Sugary drinks are killing 184,000 adults around the world every year

The drinks that should be eliminated from people's diets
Pride of Place: Historians map out untold LGBT histories of locations throughout UK

Historians map out untold LGBT histories

Public are being asked to help improve the map
Lionel, Patti, Burt and The Who rock Glasto

Lionel, Patti, Burt and The Who rock Glasto

This was the year of 24-carat Golden Oldies
Paris Fashion Week

Paris Fashion Week

Thom Browne's scarecrows offer a rare beacon in commercial offerings
A year of the caliphate:

Isis, a year of the caliphate

Who can defeat the so-called 'Islamic State' – and how?
Marks and Spencer: Can a new team of designers put the spark back into the high-street brand?

Marks and Spencer

Can a new team of designers put the spark back into the high-street brand?
'We haven't invaded France': Italy's Prime Minister 'reclaims' Europe's highest peak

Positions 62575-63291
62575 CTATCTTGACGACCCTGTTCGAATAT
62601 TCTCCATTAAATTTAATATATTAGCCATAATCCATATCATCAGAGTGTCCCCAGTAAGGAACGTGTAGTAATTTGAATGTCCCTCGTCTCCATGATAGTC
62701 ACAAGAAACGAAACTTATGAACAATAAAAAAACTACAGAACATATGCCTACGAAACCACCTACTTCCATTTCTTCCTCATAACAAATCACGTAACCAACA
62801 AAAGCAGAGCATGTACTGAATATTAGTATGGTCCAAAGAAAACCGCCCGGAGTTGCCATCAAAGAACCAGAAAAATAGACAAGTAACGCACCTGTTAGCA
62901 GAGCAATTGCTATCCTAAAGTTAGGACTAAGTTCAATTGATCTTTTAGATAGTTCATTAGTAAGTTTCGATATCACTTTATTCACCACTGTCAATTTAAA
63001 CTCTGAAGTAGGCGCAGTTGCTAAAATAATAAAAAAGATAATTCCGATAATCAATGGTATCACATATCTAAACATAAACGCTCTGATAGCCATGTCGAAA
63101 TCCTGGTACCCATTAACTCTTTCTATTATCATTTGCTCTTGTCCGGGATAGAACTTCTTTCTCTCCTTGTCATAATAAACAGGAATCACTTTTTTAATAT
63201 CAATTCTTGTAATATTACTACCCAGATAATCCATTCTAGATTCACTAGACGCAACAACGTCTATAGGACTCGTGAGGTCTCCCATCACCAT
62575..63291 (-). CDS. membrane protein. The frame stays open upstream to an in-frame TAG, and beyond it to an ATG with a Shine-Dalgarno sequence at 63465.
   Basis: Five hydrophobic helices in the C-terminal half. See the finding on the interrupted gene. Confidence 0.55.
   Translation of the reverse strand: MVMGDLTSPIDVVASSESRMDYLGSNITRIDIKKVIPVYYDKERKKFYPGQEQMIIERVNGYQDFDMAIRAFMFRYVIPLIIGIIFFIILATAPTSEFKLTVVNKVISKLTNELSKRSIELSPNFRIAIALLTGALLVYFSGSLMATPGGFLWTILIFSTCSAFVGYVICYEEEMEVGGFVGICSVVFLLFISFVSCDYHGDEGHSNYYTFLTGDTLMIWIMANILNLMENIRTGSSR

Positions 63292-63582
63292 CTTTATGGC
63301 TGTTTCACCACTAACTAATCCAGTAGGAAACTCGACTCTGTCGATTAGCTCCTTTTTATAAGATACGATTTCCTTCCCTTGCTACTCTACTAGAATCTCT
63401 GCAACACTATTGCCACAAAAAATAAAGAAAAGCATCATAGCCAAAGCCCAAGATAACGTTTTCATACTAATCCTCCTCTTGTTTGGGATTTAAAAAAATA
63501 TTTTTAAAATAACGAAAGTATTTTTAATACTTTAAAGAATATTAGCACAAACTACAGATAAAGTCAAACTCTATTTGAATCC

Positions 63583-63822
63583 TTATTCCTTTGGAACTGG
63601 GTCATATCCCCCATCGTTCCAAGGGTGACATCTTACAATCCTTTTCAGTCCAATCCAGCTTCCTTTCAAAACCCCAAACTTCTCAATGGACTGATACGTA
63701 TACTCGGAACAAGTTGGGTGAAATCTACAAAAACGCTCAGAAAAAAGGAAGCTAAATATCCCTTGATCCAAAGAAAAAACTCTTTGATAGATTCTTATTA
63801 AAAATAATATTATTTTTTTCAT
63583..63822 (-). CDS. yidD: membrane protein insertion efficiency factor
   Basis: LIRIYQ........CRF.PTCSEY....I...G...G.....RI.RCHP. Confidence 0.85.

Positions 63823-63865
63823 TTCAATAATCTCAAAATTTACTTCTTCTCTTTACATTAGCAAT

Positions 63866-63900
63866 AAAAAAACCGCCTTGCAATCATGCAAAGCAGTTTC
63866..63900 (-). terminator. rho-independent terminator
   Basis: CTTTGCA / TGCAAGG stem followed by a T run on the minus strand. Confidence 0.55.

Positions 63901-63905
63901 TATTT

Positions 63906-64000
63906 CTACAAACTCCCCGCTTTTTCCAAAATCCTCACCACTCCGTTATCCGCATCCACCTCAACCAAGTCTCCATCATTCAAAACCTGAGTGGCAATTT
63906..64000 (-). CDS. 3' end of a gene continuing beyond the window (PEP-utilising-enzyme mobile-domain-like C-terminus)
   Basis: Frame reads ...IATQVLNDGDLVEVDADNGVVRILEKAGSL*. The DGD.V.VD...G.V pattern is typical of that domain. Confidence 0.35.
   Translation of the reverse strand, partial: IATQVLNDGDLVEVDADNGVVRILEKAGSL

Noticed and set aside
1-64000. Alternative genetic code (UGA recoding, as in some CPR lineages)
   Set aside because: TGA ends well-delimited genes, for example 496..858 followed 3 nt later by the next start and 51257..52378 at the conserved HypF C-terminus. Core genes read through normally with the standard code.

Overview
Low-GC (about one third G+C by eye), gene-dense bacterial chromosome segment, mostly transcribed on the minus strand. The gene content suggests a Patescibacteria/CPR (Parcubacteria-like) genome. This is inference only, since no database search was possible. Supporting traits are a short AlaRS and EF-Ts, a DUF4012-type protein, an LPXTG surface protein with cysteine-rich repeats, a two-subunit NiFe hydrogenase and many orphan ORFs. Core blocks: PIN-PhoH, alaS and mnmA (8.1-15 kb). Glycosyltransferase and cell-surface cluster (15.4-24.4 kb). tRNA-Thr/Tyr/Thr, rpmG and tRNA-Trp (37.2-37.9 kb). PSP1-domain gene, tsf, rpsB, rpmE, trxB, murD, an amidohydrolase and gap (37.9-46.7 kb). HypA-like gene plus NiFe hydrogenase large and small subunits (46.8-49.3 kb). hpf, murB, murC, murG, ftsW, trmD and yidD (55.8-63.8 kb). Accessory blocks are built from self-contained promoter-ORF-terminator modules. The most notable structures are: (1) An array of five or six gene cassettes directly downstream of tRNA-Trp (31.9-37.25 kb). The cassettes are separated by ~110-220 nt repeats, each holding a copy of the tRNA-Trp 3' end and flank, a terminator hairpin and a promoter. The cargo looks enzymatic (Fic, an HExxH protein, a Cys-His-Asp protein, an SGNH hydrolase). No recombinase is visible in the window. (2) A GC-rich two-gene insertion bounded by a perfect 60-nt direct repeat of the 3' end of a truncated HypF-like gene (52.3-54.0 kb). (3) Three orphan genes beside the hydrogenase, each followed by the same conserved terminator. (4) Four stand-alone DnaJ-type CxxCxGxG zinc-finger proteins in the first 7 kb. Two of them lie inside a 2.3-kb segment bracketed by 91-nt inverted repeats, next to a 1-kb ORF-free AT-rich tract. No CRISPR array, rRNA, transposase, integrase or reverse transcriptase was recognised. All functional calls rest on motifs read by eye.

'We haven't invaded France'

Italy's Prime Minister 'reclaims' Europe's highest peak
Isis in Kobani: Why we ignore the worst of the massacres

Why do we ignore the worst of the massacres?

The West’s determination not to offend its Sunni allies helps Isis and puts us all at risk, says Patrick Cockburn
7/7 bombings 10 years on: Four emergency workers who saved lives recall the shocking day that 52 people were killed

Remembering 7/7 ten years on

Four emergency workers recall their memories of that day – and reveal how it's affected them ever since
Humans: Are the scientists developing robots in danger of replicating the hit Channel 4 drama?

They’re here to help

We want robots to do our drudge work, and to look enough like us for comfort. But are the scientists developing artificial intelligence in danger of replicating the TV drama Humans?
Time to lay these myths about the Deep South to rest

Time to lay these myths about the Deep South to rest

'Heritage' is a loaded word in the Dixie, but the Charleston killings show how dangerous it is to cling to a deadly past, says Rupert Cornwell
What exactly does 'one' mean? Court of Appeal passes judgement on thorny mathematical issue

What exactly does 'one' mean?

Court of Appeal passes judgement on thorny mathematical issue